Mexico’s anti-GMO groups have been using the same arguments for over a decade, often referring to the work of French geneticist Giles Eric Seralini. Seralini’s work, eagerly promoted by activists and amplified by the media, indicated that rats fed GM corn and glyphosate developed tumors. But his research has since been refuted by other scientists and retracted by the journal that originally published the study.
Two decades ago, such arguments were worth investigating, and the scientific community ran thousands of experiments in order to ensure the safety of GM crops and products made from them. According to a recent review of the evidence, the majority of those reports conclude that:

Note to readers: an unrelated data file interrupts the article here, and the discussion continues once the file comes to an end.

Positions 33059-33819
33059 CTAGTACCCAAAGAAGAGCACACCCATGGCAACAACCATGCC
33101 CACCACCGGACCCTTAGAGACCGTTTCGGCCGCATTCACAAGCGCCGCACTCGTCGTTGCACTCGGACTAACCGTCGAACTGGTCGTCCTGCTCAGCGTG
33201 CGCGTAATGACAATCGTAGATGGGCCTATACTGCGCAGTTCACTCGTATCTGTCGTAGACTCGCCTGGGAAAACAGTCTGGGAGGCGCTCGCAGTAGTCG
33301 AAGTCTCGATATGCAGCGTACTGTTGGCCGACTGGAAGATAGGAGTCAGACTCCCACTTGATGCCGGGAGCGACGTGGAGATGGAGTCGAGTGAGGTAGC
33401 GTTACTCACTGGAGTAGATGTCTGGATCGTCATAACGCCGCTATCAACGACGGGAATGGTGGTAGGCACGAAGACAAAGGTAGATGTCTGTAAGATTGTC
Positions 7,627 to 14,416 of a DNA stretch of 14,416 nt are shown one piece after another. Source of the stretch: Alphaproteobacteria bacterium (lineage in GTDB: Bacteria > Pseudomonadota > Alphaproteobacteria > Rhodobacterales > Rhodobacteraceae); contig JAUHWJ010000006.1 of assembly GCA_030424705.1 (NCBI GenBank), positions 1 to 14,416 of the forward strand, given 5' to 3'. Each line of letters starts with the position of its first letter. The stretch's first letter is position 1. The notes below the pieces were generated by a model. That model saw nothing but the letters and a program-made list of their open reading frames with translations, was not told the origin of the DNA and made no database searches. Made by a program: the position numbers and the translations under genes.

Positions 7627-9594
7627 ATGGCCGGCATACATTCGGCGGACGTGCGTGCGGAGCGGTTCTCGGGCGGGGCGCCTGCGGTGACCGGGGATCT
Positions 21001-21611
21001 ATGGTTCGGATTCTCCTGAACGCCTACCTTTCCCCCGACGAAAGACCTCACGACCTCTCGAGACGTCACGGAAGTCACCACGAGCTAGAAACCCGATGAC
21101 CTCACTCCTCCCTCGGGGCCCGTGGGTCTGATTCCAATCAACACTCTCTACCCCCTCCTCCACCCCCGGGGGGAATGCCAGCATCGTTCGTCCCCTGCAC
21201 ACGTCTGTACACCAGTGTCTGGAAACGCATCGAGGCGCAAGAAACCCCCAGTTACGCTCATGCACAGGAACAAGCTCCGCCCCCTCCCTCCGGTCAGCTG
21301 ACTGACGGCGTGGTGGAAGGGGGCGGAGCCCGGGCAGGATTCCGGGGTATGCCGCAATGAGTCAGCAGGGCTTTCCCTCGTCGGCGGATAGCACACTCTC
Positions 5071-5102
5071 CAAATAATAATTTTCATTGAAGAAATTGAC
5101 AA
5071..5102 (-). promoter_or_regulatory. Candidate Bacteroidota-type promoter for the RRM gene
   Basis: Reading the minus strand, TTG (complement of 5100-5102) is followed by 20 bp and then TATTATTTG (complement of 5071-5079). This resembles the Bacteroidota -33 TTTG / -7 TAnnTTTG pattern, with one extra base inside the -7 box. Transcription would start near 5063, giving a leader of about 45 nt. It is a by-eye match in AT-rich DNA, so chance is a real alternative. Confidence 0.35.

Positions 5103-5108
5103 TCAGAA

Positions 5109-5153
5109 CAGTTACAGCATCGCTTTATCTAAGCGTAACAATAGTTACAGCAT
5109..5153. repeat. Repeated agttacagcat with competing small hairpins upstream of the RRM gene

Twenty years after commercial cultivation of GM crops began, a bona fide report of an adverse health effect due to a commercialized modification in a crop has yet to be reported.
Since the introduction of GM crops in the 1990s, Mexico has debated the merits of biotechnology. But the discussion has intensified recently with Elena Alvarez-Buylla, founder of the anti-GMO Union of Scientists Committed to Society (UCCS), now serving as science minister and primary science adviser to the President. Among several controversial declarations about GM technology, she has claimed that “GMOs are an atomic bomb,” and that by consuming transgenic crops and glyphosate, a popular weed killer developed by Monsanto, we are subjects in a global experiment, without control and consent.